Pakistan responded by banning Harkat-ul-Ansar (HuA), the group responsible for abducting the tourists, to satisfy friendly American officials looking for an excuse for optimism.
Once the U.S. threat of ‘state sponsor of terrorism’ designation was withdrawn, leaders of HuA resurfaced as leaders of a new group called Harkat-ul-Mujahideen (HuM), which transformed into Jaish-e-Muhammad (JeM) after HuM’s involvement in the 1999 hijacking of an Indian Airlines plane to Taliban-controlled Afghanistan.
The renaming of terrorist organizations, and operating a revolving door for Jihadi terrorists, has been a regular practice especially after 9/11. General Pervez Musharraf’s pretense of revived partnership with the United States raised it to an art form.
Any terrorist who was in the Americans’ crosshairs disappeared from public view for some time amid reports of arrest or detention, while his group was officially banned. LeT’s Hafiz Muhammad Saeed, for example, has been arrested and released several times and his groups have similarly been banned under different names.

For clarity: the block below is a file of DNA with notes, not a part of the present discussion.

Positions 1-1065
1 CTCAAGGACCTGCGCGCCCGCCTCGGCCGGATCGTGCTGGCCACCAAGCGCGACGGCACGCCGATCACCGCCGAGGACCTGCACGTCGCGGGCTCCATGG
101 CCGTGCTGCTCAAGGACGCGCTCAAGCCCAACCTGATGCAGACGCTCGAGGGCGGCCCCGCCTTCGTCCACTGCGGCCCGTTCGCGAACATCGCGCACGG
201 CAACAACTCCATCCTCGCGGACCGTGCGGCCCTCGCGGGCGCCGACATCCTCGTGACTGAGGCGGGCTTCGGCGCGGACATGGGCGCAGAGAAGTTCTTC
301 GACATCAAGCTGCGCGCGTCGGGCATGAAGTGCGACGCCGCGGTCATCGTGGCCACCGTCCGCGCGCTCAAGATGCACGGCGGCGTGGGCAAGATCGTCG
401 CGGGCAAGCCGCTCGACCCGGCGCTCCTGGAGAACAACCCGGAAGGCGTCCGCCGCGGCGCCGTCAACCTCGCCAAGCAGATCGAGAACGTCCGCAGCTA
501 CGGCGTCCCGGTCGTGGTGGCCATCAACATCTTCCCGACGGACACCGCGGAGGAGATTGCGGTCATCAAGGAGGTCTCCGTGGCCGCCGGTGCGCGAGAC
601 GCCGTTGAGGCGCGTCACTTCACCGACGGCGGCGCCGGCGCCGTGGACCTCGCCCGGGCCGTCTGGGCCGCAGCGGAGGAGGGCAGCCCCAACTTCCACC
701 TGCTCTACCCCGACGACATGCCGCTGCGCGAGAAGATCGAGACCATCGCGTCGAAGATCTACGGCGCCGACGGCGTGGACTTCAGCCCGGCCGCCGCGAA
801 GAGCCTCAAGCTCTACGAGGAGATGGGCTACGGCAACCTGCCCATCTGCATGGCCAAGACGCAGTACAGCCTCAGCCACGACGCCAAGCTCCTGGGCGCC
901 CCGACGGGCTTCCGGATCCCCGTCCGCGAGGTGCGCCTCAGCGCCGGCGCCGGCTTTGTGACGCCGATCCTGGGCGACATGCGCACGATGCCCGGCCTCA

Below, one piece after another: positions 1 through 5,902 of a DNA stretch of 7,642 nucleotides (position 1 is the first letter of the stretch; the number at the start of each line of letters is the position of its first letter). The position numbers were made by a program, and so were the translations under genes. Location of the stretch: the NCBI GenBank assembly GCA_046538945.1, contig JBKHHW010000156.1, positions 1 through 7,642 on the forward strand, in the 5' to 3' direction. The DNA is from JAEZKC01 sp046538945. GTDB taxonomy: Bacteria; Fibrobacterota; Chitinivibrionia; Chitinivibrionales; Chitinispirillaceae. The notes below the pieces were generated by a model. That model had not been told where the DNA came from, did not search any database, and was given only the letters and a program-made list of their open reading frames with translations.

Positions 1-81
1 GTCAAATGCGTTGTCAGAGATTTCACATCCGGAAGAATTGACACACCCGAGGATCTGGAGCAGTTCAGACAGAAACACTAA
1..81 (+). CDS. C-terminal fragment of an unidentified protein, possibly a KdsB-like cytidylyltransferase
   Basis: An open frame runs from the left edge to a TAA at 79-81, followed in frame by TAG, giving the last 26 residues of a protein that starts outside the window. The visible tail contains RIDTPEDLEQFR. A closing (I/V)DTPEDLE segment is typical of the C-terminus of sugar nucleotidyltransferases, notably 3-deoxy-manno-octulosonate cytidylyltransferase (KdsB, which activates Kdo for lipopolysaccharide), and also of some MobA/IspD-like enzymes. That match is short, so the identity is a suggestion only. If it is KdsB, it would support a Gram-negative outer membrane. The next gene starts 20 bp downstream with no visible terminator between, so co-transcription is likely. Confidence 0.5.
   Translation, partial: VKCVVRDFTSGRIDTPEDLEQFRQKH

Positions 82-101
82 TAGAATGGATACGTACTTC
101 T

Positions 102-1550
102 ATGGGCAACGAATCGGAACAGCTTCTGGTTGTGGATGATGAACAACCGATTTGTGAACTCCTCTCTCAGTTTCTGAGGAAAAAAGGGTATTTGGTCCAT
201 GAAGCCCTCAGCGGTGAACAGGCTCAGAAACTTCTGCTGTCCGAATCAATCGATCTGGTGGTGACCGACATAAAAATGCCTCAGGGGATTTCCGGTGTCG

But the ‘Jihadi outfits,’ as they are called in Pakistan, remain remarkably resilient, surviving the multiple bans and their finances continue to grow even after their accounts are ostensibly frozen and their properties confiscated.
Pakistan’s track record with FATF compliance has been similarly sketchy and sporadic. In 2008, FATF identified Pakistan (along with Uzbekistan, Iran, Turkmenistan and São Tomé and Principe, and the northern part of Cyprus) as high risk and non-cooperative in implementing international rules relating to money laundering and terrorist financing.
The civilian government that succeeded Musharraf took some measures that got Pakistan off the hook for the moment but on 25 February 2009 the international body issued a public statement noting concerns and encouraging greater Pakistani compliance in shutting down the flow of money to terrorist groups.
By 2012, Pakistan was among the list of sixteen countries, which in the opinion of FATF had “not made sufficient progress in addressing the deficiencies” or had not committed to an action program developed with the FATF to address the deficiencies” in dealing with illicit finance.
Pakistan was put on the ‘Grey List,’ only to be removed from it in 2015 after a series of technical measures, including changes in its legal and regulatory framework dealing with money laundering and terrorist financing.